Monday, January 11, 2010

Epic Failure, but then Brie

Since the arrival of our son, dinner has taken on a whole new meaning. At a time that now seems like distant, ancient history, the Mrs. and I would sit at the table over my painstakingly-crafted meal, say grace, and enjoy a fine meal and polite conversation. That was then; this is now. Now we scramble to make sure that both of us actually got to eat dinner. Usually I stuff my half-assed edible concoction into my mouth quick enough to give my baby-mama enough time to eat her food while it is actually hot. We have tried just having dinner while the little one is sleeping, but in a horrible twist of fate, he has taken after his old man and decided that sleep is optional and, to some extent, to be avoided.

That's not to say that I haven't cooked anything. I've made some stuff here and there when I can. But the stakes are higher now. I have to do more with less. Sometimes, it works. As a present to the Mrs., my mom bought her a small wheel of baby brie. It is a guilty pleasure of ours and something that she couldn't have while pregnant. Something about raw milk, I guess. Well, when we decided to have the brie, I couldn't just bake it and leave it at that. I wanted to make it special. And I did. The recipe below is the story of a long awaited wheel of brie, and a sauce made out whiskey and pecans. Hell yes.

But before we get the recipe, I have to confess of my colossal failure in the kitchen the other night. I had a great idea for a food experiment that I thought my wife would like, and that would have made a great post on the blog: Sweet Potato Pierogies. I'd made the dough, run it through my new pasta maker, and shaped some nice sized dumplings of sweet potato, seasoned with nutmeg and cinnamon. Well, I came, I saw, I sucked. What a disaster. Something was wrong with the dough. The memory of chewing and chewing and chewing and chewing on the same piece of pierogi dough is something that will haunt me for at least another hour and a half.

With the pierogies, I baked a Pollok fillet in red wine,some shallots, and garlic. It seemed that the fish cooked, but the wine didn't reduce, the garlic and shallots were almost raw, and none of the flavors melded together at all. What crap. I ended up just fixing up some mac and cheese out of the box to tide us over.

There are fresh new victories in my future. Of this, I am sure. But that night's meal was no such victory. Makes me want to stick my face in some Brie... Mmmmmm..... Brieeeee.

Baked Brie with Whiskey Pecan Sauce

1 shot of bourbon
2 Tsbp butter
1/3 cup of chopped pecans (mortar and pestle will do the trick)
2 Tsbp brown sugar
1 small wheel of brie

Preheat oven to 250 degrees. While the oven is heating up, now is a good time to chop or crush your pecans if they didn't already come that way. I used a mortar and pestle and it worked fine. A big sharp knife would be fine too. Once the oven is pre-heated, put the brie in an oven safe dish or plate and bake for 20 minutes or so. You'll probably notice the top of brie rise up as the cheese on inside melts. I like it super melty, but if you just want it soft, bake for less time.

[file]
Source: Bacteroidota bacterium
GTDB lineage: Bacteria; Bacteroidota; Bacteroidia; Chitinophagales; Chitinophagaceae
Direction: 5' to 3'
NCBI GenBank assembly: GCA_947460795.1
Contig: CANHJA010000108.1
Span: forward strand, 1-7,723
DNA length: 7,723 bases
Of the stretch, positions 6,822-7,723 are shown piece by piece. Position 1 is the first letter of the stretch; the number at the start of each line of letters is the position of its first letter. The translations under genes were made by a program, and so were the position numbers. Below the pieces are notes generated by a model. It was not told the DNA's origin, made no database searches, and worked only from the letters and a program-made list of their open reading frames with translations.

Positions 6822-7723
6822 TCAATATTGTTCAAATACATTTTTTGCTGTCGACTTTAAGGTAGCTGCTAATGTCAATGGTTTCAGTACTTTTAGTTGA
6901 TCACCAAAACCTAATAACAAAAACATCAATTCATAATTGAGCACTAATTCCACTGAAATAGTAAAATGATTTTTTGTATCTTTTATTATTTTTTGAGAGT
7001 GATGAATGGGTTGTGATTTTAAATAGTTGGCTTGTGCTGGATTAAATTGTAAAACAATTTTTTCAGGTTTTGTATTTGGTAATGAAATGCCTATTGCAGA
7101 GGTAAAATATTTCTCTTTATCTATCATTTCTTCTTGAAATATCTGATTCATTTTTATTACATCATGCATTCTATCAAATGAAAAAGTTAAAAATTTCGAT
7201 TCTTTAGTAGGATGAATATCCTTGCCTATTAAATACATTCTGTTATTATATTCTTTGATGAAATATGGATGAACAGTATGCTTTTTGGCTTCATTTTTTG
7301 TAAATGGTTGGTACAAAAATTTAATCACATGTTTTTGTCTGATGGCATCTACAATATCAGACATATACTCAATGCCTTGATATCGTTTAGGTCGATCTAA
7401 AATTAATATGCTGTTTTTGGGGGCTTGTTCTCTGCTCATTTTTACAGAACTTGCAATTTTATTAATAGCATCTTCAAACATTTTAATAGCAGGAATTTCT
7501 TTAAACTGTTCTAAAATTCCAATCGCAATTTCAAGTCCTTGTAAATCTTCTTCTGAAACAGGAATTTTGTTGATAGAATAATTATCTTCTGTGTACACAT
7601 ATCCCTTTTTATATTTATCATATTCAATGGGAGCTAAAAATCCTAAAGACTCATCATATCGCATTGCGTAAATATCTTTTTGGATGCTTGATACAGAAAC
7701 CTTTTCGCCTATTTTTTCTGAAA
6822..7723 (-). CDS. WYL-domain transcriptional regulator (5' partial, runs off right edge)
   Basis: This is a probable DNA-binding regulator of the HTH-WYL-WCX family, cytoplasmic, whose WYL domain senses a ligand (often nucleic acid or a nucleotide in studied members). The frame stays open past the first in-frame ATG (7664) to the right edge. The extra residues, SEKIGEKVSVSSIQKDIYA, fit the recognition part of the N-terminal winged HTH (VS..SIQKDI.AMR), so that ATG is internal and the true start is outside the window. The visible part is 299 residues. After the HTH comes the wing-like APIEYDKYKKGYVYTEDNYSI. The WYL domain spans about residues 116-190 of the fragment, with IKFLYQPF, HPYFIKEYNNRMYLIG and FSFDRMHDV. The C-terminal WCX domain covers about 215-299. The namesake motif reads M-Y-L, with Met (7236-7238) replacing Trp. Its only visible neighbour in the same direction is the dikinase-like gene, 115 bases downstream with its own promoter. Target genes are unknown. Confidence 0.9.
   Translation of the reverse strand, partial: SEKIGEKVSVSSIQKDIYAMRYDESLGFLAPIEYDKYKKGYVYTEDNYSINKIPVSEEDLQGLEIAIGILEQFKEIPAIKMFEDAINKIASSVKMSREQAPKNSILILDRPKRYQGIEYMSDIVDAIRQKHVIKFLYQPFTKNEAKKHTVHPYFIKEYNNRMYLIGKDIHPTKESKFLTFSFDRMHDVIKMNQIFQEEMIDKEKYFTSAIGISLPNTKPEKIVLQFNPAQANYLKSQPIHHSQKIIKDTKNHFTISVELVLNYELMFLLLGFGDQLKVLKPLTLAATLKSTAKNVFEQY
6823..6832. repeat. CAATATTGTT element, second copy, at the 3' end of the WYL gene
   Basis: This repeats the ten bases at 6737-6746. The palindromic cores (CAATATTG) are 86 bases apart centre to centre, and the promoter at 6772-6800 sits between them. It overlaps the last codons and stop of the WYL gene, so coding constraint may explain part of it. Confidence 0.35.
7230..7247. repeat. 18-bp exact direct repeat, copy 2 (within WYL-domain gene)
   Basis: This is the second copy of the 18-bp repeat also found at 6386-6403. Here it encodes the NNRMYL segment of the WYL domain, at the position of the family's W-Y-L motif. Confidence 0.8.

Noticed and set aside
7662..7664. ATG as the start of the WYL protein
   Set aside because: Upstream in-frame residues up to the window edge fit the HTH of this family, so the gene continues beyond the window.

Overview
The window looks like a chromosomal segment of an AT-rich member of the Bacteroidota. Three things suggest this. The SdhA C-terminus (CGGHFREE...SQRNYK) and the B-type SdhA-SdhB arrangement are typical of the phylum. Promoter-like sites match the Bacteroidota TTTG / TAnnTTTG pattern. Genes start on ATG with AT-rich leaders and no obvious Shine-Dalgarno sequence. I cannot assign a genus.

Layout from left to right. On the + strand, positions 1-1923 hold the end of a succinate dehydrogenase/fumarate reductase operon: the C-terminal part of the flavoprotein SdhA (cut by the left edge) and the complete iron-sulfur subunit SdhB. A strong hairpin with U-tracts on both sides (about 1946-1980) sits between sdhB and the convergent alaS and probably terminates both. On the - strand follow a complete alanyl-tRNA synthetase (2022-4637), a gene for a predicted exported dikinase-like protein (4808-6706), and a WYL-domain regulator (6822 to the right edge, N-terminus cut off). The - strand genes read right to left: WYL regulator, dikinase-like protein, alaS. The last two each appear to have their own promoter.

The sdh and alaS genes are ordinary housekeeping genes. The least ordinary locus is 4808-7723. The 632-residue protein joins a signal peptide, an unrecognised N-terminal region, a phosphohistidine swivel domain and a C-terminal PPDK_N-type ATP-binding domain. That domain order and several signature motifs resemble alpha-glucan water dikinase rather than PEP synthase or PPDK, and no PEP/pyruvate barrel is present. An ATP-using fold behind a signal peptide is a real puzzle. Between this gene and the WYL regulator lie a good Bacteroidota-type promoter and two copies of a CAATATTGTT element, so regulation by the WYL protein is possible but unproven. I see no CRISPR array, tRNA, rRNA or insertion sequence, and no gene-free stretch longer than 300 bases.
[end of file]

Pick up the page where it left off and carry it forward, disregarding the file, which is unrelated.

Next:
While the brie is baking, in a small sauce pot melt the butter over low heat. Add bourbon to the melted butter. Once the whiskey starts to boil, whisk the sugar into the mixture. Next add the pecans. Be sure not to over cook, but boil until it is the desired consistency, say 5-10 minutes.

When your brie is baked, pour your sauce over the brie. Serve with crackers or french bread.


  1. Cough..... ahhem....

  2. On the Pollack, or almost anything that goes in the oven with wine for anything less than, say, five hours: Cook your shallots and garlic first. The wine actually retards proper cooking since it's acidic. Don't really ask me to explain this, but it's just the case. Fish won't take to long to cook, so the wine won't reduce and the garlic and shallots won't soften. The best thing to do here would be to cook the shallots and garlic in some--say--butter over low heat for half an hour or so (preheat the oven in the meantime. When they're soft, add the wine and reduce it over higher heat. Then, season it to taste. You may find that you need a tiny bit of sugar if the wine is too acidic. Then, take a skillet and get it quite hot. But a couple of tablespoons of neutral oil in and then add the fish (dried on paper towels first). Move the pan around so the fish doesn't stick (or don't worry if it does). After a minute or two, turn over the fish and cook another minute. If the fish is thick enough that you'd have roasted it anyway, you won't overcook it. Remove the pan from the heat and pour off the oil. Add the wine and garlic and shallots. It will reduce quickly in the hot pan. Put the pan in the oven for about five more minutes. Then, add a bit more butter to the pan, give it a swirl, re-season and tell me if it came out better this time.


  3. John,

    Thanks! I will! Glad to see you're reading this thing.

  4. LAWL at the "another half an hour" comment with the dough!